United States: House price growth slows slightly in April
June 27, 2017
House price growth remained solid in April, supported by low supply of both new and existing homes and a robust labor market. The S&P/Case-Shiller 20-city home composite index rose 0.9% in April from the previous month, which was shy of March’s 1.0% increase. When adjusted for seasonal factors, home prices grew a much smaller 0.3% from the previous month. This was below the revised 0.5% increase recorded in March (previously reported: +0.9% seasonally-adjusted month-on-month) and market expectations of a 0.6% increase. The difference between adjusted and non-adjusted figures was due to relatively mediocre gains in home prices in March and April, which tend to be strong months for housing.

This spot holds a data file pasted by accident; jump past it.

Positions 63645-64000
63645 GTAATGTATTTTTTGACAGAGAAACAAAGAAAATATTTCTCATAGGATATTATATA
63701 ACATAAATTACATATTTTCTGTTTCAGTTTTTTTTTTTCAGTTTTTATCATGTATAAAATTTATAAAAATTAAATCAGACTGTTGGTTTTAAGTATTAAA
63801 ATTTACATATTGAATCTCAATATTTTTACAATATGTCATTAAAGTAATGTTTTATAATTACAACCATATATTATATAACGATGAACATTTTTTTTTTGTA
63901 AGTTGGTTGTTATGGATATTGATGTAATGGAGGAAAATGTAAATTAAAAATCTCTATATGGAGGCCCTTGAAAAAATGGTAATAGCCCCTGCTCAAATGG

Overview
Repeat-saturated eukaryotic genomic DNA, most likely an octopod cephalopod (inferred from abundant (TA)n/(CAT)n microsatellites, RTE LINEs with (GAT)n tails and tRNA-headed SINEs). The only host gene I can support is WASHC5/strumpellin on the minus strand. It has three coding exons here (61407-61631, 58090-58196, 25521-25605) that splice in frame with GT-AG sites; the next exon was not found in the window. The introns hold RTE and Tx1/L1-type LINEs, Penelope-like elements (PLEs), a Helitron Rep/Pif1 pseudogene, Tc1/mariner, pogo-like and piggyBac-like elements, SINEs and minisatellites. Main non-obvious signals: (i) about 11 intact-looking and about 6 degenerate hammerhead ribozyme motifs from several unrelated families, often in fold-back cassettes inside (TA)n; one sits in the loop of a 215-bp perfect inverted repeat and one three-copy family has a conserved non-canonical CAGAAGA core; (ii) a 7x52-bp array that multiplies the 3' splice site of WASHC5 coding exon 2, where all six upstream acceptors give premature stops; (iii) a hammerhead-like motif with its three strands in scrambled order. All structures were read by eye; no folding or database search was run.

On a year-on-year basis, home prices continued to climb across the board in April, albeit as a slightly slower clip. Home price growth edged down from a nearly three-year high of 5.9% in March to 5.7% in April. S&P stressed that Seattle, Portland and Dallas, in that order, continued to report the strongest increases in prices of the 20 cities included in the index. The city that saw the smallest expansion was Cleveland, though prices there still grew by 3.4% in April.
Despite April’s deceleration, strong market fundamentals remain supportive of robust house price growth. Housing starts are trending higher, financing costs remain low and employment and income gains are healthy. Barring major surprises, continued home price appreciation should be seen in the months to come.
Author: David Ampudia, Economist